A U.S. envoy addressed journalists in Abuja on Tuesday.
The U.S. said it will welcome “any agreement’’ between Nigeria and extremist organisations to ensure peace and security of all Nigerians.
The Acting Assistant Secretary for African Affairs, Donald Yamamoto, gave the indication in an interview with journalists on Tuesday in Abuja.
Mr. Yamamoto, who completed a two-day official visit to Abuja, strongly condemned the recent killings of school children in Yobe and Borno by extremist groups in Nigeria.
On the reported “ceasefire agreement’’ between Federal government and members of the Boko Haram, the U.S. official said: “if there are any agreements or movements, we welcome it.
“What we want for the people of Nigeria is to have peace, stability and freedom from the threat of violence from extremist groups that seek to undermine the stability of the people of Nigeria,’’ he said.
Mr. Yamamoto reiterated the commitment of the U.S. to work with the government of Nigeria to ensure the protection of civilians during conflict. He said the U.S. was willing to work with community leaders and the government to assist victims of extremist attacks including internally displaced persons and refugees.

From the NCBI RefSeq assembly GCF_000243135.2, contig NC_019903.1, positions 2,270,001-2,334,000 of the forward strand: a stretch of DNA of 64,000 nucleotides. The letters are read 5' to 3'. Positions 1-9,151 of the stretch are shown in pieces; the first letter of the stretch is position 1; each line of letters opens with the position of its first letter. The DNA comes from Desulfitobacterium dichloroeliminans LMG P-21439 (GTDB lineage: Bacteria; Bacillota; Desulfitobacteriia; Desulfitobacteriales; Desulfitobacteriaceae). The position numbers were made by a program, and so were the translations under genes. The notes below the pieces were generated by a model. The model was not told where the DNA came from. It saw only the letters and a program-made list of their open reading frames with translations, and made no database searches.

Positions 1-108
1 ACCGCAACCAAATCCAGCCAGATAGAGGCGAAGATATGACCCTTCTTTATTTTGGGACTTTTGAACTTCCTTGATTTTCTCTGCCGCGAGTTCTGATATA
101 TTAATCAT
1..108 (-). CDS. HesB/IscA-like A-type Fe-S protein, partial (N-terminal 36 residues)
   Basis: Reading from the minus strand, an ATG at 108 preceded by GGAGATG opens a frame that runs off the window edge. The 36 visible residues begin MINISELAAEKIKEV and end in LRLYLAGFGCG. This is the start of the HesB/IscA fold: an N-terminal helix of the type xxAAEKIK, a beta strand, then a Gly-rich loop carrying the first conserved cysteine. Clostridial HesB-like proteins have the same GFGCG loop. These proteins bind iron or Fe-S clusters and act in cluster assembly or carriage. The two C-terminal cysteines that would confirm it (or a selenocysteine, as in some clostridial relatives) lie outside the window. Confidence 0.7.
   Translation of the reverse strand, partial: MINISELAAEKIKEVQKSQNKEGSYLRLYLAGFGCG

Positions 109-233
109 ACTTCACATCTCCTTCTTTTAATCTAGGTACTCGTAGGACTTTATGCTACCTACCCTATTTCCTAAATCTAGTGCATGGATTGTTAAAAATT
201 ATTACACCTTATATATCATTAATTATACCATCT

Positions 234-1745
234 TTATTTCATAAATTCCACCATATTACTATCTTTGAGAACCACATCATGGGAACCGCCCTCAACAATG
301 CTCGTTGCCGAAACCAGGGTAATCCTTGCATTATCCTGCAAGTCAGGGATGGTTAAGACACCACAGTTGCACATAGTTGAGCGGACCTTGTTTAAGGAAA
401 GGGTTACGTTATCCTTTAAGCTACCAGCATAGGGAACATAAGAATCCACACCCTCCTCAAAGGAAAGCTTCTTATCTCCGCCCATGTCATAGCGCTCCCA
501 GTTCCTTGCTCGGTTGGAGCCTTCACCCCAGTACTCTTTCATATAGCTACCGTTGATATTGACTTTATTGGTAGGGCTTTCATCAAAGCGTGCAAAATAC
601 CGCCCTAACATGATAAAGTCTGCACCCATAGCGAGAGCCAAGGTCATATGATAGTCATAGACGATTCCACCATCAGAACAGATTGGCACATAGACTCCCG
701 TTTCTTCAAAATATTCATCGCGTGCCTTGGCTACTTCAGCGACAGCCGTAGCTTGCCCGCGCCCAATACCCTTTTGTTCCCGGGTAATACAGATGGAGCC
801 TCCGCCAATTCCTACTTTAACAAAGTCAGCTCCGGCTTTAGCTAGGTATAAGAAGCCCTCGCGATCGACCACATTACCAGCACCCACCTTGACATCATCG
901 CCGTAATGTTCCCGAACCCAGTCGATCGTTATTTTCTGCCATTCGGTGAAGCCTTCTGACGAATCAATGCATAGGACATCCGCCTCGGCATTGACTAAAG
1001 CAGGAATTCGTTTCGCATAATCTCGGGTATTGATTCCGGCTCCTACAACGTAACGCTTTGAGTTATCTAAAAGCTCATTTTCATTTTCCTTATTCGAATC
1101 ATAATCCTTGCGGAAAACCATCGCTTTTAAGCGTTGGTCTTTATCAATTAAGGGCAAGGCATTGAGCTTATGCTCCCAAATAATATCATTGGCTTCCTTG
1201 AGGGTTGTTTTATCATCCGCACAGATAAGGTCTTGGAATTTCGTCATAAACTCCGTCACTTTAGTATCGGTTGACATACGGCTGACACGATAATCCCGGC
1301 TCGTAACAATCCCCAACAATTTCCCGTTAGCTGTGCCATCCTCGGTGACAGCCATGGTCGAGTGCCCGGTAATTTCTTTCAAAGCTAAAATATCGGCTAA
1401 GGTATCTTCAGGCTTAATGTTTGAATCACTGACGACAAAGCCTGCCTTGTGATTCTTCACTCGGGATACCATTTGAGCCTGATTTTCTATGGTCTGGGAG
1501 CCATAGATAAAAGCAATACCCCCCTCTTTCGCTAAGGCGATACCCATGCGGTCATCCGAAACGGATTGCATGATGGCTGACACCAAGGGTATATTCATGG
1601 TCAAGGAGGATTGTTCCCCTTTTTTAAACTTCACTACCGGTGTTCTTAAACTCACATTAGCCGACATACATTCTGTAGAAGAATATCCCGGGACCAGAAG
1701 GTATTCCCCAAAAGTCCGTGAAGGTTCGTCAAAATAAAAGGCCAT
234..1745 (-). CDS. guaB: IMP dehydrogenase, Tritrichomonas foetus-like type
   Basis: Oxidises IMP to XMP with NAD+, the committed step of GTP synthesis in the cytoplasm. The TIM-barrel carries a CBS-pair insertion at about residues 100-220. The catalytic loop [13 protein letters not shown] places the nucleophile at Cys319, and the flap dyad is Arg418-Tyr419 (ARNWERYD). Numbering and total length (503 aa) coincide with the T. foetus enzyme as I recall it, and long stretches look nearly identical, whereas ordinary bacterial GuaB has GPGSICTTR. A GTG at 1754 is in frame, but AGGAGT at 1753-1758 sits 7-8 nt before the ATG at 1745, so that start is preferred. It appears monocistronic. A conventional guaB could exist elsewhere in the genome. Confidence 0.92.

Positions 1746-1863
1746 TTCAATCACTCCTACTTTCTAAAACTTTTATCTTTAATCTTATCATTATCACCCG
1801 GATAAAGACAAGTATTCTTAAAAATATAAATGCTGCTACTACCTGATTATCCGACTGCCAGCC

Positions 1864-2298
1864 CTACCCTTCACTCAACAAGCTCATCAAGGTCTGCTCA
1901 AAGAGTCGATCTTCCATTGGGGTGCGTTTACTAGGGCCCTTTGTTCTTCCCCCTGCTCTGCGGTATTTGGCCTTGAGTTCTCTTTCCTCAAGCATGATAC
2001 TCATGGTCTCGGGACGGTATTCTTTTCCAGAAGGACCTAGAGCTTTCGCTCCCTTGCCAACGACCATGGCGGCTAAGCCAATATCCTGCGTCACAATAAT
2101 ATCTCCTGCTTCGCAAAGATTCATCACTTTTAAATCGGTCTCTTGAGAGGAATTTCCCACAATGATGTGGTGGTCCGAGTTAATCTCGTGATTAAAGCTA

Earlier in a statement on the killings in Yobe and Borno, the official said the U.S. would “stand with Nigeria in opposing those who seek to harm innocent people’’.
“The U.S. extends its deepest sympathies to the people of Nigeria, especially relatives and friends of those who have lost their lives during the recent attacks.
“No single issue defines our relationship and there is no single issue that separates our strong bond of partnership.
“We stand together in advancing our common agenda that will benefit Nigeria, its people, its future and all of Africa,’’ he said.
Providing details on his lowly-publicised visit to Nigeria, the top U.S. envoy to Africa said he met with Nigeria’s security officials to discuss ongoing security challenges in the country.
“We want to share ‘ideas experiences’ and work together to meet those challenges,” he said.
Mr. Yamamoto noted that the U.S. was concerned about the fragile nature of democracies of countries in the Sahel region and the impact of the Libyan conflict on the stability of African countries.
He said the U.S. was working in partnership with countries in the region to increase their “capacity and capability” to effectively secure their borders.
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